Wednesday, October 4, 2017

Confidence in Government, Grand Juries, and the Equifax Executives

“’This really stinks—it really smells really bad,’” said Senator Jon Tester of Montana to Richard Smith, the former chief executive officer of the credit bureau Equifax during a Senate Banking Committee hearing on Tuesday. But, he added, “’I guess smelling bad isn’t a crime.’” [1]

The olfactory reference was to Mr. Smith’s insistence that three Equifax executives sold $2 million worth of stock in the company after “a colossal data breach that compromised the data of more than 145 million people,” [2] but before the breach was disclosed to the public [3], without knowledge of the breach. And Senator Tester is correct when he says that something stinks. He is also right in pointing out that smelling bad isn’t a crime. But that misses the point that crime is among the things that stink, and that a stench of this kind ought to alert us to its presence.

Now far be it from your humble servant to state with confidence that someone should be charged with a felony based on what he has read in media reports. But we do have federal grand juries that are supposed to make exactly such determinations, based on evidence presented before them.

Unfortunately, grand juries have become prosecutorial creatures: usually indicting where the prosecutor desires it, and not doing so when the prosecutor does not. But that is not how they are supposed to function. Their purpose is actually to keep the charging of crimes from becoming too much of an executive, governmental function. Citizens are called, temporarily, for the purpose of making the determination of whether there is sufficient evidence to charge in the cases brought before them, thereby removing the decision from either vengeful or colluding executive officers.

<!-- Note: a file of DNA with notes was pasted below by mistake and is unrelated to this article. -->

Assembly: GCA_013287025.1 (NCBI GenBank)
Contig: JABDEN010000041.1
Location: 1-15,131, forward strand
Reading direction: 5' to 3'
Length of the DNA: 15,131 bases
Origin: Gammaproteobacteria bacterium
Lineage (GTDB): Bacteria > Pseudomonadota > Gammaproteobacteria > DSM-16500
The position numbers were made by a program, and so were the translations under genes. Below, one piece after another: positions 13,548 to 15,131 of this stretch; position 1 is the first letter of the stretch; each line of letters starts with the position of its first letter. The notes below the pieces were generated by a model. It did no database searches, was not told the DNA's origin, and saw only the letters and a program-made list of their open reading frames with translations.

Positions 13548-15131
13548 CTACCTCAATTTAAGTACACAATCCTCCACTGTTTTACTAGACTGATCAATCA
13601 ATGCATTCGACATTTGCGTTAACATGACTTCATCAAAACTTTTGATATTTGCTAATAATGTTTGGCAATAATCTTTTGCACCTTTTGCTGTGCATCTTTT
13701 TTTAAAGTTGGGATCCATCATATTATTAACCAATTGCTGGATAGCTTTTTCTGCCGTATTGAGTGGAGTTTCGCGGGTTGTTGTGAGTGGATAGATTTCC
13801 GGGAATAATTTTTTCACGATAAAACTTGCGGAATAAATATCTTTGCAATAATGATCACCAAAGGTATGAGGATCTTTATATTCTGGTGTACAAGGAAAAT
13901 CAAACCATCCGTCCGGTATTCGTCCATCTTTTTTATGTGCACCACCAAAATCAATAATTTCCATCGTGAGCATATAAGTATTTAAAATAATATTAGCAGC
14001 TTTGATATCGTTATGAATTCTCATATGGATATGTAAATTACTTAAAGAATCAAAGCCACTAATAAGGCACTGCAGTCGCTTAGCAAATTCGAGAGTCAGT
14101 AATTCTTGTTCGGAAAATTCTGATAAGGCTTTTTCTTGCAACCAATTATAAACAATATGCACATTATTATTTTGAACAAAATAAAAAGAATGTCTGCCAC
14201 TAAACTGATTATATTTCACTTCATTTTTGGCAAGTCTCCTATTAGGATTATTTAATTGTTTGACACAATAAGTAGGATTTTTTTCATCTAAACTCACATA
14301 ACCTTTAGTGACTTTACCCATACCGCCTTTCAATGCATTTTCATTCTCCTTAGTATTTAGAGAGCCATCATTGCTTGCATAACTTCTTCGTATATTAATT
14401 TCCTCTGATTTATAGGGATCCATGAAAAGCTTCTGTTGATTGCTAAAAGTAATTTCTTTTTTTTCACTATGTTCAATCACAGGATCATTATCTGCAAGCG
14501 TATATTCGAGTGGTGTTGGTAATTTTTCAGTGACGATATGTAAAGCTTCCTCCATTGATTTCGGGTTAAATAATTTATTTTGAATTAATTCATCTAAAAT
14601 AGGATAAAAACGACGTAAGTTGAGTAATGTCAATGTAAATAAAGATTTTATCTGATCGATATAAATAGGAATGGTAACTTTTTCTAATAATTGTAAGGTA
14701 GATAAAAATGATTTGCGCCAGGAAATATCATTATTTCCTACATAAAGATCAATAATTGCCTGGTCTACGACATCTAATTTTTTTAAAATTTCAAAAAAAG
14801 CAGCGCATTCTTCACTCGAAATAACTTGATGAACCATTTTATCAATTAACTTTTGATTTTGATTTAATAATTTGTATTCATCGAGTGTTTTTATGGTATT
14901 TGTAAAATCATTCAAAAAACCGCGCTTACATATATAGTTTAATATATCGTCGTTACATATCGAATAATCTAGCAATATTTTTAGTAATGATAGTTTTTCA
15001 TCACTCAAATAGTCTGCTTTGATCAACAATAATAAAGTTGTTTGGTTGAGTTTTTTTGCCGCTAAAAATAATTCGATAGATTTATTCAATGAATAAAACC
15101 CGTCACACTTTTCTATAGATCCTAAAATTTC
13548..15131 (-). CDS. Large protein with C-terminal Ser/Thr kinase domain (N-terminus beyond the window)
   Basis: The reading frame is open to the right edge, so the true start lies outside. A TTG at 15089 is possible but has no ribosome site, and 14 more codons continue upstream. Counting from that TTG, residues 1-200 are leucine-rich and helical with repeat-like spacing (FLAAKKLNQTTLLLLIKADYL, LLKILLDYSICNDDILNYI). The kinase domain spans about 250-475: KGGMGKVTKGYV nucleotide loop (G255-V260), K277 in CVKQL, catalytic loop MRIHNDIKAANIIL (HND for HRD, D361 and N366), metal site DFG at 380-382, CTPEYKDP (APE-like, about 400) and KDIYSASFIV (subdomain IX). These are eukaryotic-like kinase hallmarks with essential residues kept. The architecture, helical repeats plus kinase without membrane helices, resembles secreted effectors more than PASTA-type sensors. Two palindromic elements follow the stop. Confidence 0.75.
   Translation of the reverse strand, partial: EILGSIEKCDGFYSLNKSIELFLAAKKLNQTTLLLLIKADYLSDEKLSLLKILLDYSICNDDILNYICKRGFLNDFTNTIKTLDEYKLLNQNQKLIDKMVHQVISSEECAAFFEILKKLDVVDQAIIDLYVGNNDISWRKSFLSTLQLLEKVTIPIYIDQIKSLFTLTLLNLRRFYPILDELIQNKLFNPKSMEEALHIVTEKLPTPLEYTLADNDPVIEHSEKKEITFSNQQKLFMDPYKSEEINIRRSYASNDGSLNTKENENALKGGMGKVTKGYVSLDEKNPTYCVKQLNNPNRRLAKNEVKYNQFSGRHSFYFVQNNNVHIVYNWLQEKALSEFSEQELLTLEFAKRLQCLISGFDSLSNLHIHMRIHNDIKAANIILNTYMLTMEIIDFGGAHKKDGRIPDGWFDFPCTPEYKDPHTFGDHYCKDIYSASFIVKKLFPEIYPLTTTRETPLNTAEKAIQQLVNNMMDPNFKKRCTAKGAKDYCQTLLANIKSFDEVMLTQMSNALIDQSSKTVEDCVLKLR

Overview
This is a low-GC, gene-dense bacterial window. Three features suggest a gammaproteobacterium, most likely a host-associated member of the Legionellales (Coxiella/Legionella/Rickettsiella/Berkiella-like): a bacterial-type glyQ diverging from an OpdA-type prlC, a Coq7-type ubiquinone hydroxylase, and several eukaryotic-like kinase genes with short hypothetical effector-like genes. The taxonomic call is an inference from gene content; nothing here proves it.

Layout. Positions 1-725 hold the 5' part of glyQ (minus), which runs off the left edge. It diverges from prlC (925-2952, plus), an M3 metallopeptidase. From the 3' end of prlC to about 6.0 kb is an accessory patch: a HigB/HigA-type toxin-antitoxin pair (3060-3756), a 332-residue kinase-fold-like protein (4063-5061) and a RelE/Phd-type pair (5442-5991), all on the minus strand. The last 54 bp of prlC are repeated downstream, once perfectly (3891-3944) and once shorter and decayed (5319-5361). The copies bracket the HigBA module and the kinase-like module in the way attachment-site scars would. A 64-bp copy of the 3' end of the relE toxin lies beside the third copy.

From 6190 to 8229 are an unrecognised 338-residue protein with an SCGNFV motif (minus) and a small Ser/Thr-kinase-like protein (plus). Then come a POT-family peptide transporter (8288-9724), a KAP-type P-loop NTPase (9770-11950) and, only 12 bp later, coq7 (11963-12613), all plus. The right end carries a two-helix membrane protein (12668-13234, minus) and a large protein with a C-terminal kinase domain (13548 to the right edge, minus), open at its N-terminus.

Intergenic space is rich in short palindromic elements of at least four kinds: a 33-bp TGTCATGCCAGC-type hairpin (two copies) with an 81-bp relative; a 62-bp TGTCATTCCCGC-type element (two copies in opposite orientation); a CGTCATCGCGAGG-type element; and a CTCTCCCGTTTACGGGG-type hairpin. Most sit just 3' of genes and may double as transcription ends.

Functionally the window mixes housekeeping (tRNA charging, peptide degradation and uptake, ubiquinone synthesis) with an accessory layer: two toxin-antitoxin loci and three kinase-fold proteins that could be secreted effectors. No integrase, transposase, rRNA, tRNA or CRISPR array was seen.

Moreover, it prevents the charging function from becoming hampered by the indolence generated by bureaucratic inertia. Insider trading cases are uniquely difficult to prove, and this may give rise to an undue prosecutorial reticence.

If the Equifax officers move on with their lives without any review of their actions, we will be confronted with yet another cause for popular despair over the effectiveness of government operations. It will be assumed, perhaps rightly, that government in the United States is organized for the benefit of plutocrats. On the other hand, it would be no answer to descend into the mob justice that can so easily follow when a citizenry decides that the justice system has become non-operative. A return to the grand jury as it was intended to be, that operates under its own steam and initiative, is the way that we already know to prevent such eventualities.